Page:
Sunday, April 01, 2007

Japanese Art in Providence

Following a friend's advice I took the train to Providence today to see the Japanese exhibits currently on view at the Rhode Island School of Design Museum . The Museum is free on Sunday mornings and I almost felt a little guilty having such a nice trip to Rhode Island without spending any money there. The special exhibition of sixty Japanese woodblock prints from the Abby Aldrich Rockefeller Collection was outstanding. Without a doubt worth a special trip. Feathers, Flowers, Talons, and Fangs: Power and Serenity in Japanese Nature Prints, on view through June 10th, is lush with large colorful flowers, birds, and some animals. Some of the great masters of the medium such as Katsuka Hokusai and Utagawa Hiroshige are represented in the collection on display.

Another room of woodblock prints had a case with the traditional materials for making the finished product. There were some interesting monochrome prints on the walls along with works that were more colorful. A third room had a ravishing display of embroidered silk kimonos and fabrics. With a final view of the nine feet tall wooden Buddha, my visit was complete.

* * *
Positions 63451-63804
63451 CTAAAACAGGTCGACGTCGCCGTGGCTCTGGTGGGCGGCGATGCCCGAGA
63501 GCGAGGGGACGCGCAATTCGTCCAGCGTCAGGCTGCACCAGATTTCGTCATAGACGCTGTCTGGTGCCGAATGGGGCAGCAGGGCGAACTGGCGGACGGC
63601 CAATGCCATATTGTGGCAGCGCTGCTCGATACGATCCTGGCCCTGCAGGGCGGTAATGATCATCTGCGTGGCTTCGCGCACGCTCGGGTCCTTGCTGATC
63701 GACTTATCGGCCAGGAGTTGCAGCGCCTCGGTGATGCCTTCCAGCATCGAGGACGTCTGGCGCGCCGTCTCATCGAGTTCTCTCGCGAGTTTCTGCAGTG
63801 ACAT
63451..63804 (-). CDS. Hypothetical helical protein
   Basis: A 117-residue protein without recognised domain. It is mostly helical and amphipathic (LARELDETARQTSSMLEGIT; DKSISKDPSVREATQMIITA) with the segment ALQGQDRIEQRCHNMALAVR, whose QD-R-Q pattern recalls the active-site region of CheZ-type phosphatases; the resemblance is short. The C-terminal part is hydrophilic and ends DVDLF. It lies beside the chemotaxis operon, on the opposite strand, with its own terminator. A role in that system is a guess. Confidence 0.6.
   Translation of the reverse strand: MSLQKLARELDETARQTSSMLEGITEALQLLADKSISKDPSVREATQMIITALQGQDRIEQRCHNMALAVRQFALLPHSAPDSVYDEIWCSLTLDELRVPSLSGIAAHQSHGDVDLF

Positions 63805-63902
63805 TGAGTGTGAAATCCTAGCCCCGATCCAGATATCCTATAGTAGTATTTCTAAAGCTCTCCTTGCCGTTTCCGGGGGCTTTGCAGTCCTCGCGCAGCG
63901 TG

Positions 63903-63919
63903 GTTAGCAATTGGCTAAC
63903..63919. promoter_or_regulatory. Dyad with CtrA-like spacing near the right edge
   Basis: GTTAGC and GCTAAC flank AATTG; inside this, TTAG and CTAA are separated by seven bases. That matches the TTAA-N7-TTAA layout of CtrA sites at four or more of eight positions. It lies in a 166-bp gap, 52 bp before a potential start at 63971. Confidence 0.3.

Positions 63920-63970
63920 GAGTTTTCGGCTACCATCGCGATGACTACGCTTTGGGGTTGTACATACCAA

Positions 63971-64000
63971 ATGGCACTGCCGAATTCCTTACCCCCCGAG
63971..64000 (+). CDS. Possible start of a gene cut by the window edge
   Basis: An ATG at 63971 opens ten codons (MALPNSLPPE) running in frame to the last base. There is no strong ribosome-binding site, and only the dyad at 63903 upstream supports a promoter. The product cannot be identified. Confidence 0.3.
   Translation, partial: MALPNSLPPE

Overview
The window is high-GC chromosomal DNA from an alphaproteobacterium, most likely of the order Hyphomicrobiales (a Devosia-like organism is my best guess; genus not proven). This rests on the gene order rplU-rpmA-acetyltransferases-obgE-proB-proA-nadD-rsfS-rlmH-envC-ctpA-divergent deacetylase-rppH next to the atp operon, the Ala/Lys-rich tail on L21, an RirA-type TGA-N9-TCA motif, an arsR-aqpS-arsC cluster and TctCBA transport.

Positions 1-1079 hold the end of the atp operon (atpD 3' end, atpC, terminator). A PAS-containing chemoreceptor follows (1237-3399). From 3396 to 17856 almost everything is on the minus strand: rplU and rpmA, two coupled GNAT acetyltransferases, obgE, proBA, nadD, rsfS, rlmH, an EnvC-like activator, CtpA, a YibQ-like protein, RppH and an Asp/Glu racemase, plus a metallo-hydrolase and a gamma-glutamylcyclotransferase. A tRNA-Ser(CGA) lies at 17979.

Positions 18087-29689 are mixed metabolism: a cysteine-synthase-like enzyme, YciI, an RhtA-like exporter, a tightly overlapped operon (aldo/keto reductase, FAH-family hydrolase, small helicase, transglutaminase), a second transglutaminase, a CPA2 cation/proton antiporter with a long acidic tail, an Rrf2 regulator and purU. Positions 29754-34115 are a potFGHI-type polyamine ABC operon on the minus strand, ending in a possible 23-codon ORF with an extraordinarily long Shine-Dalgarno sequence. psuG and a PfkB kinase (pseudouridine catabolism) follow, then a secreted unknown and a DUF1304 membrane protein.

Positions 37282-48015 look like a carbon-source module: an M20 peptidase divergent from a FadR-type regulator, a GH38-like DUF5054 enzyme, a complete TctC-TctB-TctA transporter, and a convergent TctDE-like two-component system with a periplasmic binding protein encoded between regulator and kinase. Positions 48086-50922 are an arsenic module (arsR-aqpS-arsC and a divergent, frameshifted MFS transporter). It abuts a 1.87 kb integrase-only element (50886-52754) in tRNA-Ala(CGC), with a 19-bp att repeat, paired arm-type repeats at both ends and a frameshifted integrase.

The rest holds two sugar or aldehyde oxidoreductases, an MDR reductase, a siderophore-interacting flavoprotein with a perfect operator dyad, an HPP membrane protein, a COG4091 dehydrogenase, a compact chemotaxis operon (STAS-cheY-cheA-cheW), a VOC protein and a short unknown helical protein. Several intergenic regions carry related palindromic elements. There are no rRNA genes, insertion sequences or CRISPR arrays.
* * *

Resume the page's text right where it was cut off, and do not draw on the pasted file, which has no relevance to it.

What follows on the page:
A friendly guard told me that he had really come to like art very much after working at the Museum. He urged me to return in May when the several galleries will be refurbished and ready to view. Just as on my last visit to the Museum, the guards take great pride in their Museum. As I was leaving the man at the front desk said that Providence had a lot to offer as a tourist destination. In the last year I have had several nice day trips to the College Hill area of the City. I would be inclined to agree with him.


At March 02, 2008, Blogger histfan said...

The Main Gallery of European Paintings on the fifth floor looks great. The paintings are hung one on top of another and right next to each other as in the style of Museum display one hundred years ago. There are not individual labels but stapled paper guides in the middle of the room.

In September 2008 construction will begin of an addition that will allow for another 6,000 square feet of exhibit space. Restoration is also underway now so some galleries are closed.

Evolution/Revolution: The arts and crafts in contemporary fashion and textiles is on display until June 15, 2008. For fashionisters and textile enthousiasts it might be of interest. It did little for me.


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